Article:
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Premature Heartbeat & Exercise

author image Tina Bernstein
Tina Bernstein started her professional writing career in 2011. A biomedical engineer and personal trainer certified through ACSM and NASM, she trains clients in Los Angeles to take control of their exercise and nutrition habits. Bernstein graduated from the University of Southern California with a master's degree in medical device engineering and works with companies to commercialize new medical technologies.
Premature Heartbeat & Exercise
Cardiogram with a stethoscope Photo Credit ktsimage/iStock/Getty Images

Premature ventricular contractions, or PVCs, can occur at any time, and are generally considered benign. However, it can be physically and psychologically stressful to experience PVCs during exercise. Understanding why they occur and when or if to seek medical attention can make a positive difference in your attitude toward exercise.

How Hearts Beat

Hearts have two sides: right and left. They have upper chambers on each side, called the atria. The lower chambers on each side are the ventricles. Upper and lower chambers are connected by valves that open and close during heartbeats. The atria fill with blood, the valves open and let the blood into the ventricles, the valves close, and then the ventricles squeeze shut and pump out blood to the rest of the body. This happens anywhere from 50 to 180 times per minute depending on activity level.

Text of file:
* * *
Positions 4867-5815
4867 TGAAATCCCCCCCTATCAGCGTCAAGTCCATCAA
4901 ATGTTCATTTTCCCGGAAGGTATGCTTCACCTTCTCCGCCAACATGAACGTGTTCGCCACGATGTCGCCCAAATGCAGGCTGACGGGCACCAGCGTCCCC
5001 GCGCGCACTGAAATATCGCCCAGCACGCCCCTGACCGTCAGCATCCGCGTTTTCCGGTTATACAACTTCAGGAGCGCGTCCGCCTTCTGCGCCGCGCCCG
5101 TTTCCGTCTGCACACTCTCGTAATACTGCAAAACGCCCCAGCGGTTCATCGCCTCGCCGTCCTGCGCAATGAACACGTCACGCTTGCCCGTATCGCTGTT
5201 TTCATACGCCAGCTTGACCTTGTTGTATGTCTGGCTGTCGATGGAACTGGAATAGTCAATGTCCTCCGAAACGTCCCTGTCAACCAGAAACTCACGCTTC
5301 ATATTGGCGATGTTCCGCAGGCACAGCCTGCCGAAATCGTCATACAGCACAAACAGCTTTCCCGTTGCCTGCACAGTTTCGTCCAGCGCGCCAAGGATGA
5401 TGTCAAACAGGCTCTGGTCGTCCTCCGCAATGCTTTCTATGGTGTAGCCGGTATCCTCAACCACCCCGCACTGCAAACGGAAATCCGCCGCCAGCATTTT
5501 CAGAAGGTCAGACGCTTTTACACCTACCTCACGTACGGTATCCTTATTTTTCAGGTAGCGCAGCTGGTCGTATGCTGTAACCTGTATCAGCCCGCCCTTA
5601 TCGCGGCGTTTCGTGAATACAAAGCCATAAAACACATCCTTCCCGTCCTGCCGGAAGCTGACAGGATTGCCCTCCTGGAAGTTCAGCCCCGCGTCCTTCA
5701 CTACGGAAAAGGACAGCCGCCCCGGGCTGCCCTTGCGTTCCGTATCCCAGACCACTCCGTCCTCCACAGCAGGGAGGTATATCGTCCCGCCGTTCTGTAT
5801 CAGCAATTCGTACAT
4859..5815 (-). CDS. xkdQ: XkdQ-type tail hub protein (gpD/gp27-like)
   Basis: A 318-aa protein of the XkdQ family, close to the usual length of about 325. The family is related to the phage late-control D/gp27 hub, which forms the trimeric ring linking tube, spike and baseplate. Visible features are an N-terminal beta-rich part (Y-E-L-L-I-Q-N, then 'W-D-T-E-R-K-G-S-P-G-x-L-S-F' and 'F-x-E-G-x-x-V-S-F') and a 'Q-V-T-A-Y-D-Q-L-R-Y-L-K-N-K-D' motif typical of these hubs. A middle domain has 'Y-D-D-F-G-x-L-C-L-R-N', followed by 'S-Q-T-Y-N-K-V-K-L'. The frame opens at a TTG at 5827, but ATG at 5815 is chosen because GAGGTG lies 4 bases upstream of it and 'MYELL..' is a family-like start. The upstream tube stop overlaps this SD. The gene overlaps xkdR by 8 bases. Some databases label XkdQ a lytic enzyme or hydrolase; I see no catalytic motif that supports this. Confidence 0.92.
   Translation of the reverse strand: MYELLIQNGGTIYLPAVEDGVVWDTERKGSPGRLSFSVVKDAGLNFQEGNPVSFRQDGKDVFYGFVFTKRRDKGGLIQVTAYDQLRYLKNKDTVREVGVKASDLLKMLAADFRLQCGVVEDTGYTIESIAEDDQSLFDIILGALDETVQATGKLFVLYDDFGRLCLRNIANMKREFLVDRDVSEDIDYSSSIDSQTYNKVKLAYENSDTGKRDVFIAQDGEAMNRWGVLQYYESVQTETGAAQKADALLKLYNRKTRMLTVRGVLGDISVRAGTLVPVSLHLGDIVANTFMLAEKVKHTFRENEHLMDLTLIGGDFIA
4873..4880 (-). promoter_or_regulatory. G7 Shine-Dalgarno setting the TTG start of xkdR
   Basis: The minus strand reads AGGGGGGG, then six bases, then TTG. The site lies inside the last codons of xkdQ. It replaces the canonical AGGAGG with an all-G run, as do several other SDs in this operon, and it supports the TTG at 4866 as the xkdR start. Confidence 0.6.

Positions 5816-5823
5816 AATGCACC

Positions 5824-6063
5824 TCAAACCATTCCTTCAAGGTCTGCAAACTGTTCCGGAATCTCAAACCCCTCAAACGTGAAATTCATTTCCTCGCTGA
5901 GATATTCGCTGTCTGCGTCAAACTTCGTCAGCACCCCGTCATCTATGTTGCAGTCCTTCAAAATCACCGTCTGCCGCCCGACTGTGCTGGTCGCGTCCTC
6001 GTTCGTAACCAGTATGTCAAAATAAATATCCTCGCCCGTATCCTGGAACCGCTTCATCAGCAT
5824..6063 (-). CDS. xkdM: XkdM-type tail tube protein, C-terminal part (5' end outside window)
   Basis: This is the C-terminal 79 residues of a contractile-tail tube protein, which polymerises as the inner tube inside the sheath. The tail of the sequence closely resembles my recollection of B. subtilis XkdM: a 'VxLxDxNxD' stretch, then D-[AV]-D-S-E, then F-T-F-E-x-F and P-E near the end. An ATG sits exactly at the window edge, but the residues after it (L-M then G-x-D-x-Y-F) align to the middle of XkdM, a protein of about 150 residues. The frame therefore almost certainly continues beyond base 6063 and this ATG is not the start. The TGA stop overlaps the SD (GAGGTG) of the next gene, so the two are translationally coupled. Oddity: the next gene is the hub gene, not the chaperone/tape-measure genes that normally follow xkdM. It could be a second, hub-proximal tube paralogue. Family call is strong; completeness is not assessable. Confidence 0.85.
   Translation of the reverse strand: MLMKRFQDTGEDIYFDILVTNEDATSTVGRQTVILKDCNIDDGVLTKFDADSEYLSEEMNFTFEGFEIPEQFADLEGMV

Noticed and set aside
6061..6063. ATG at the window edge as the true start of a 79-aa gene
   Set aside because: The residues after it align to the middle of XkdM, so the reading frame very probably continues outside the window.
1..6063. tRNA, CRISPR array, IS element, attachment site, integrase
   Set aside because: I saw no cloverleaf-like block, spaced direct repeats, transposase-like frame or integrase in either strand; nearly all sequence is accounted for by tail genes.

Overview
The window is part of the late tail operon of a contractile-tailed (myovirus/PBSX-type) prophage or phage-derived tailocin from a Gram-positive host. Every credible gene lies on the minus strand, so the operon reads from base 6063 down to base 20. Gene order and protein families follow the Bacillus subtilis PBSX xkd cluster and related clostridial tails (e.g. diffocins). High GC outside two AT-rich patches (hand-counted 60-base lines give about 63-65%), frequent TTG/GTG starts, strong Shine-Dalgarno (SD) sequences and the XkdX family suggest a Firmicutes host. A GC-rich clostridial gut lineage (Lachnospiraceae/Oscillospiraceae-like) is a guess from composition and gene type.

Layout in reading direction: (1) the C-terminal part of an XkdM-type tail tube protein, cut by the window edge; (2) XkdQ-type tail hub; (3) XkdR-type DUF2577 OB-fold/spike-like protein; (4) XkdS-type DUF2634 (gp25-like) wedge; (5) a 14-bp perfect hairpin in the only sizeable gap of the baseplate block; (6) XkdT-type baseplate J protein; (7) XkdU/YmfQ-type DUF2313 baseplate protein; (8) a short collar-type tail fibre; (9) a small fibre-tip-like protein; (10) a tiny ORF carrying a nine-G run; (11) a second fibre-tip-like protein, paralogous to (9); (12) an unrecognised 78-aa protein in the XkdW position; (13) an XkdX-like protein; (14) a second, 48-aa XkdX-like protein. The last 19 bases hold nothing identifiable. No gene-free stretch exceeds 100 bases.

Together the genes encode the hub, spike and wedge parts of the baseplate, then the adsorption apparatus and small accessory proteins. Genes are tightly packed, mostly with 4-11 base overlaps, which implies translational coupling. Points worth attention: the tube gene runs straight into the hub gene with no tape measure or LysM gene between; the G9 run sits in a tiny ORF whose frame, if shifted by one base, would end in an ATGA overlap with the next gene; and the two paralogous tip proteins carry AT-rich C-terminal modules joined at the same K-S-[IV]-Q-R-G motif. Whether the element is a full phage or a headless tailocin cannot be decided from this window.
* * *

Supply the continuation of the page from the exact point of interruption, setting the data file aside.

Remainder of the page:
The Heart Can Correct Itself

Heart contractions are triggered by electrical activity in the heart's natural pacemaker, the SA node. PVCs happen when extra electricity goes to the ventricles, so they squeeze too soon. Since the ventricles pushed the blood out before filling completely, your body wants more blood sent. Because your heart is built from different types of muscle cells and connective tissue, it turns out that skipping a beat right after a PVC will almost always fix the problem. This a natural corrective system that evolved in humans.

PVCs During Exercise

When PVCs happen during exercise, you may feel dizzy, feel your heart race or skip a beat. Sometimes exercisers will cough and this will stop the PVCs. Beginning exercisers may have PVCs, and it will resolve as you get into better shape. Experienced exercisers can have this happen too, especially coming off illness or a prior hard workout. Human beings are not robots and have different performance levels on different days. Healthy individuals with no heart disease that have occasional PVCs during a workout should not worry.

When to See your Doctor

PVCs that run continuously can result in tachycardia, the heart beating too fast, and cause dizziness and fainting. There are underlying problems that can cause PVCs during rest and during exercise. If you have a health condition like obesity, high blood pressure, prior heart problems, diabetes, or you smoke, see your doctor. Many times the PVCs will go away as these more serious conditions are treated.

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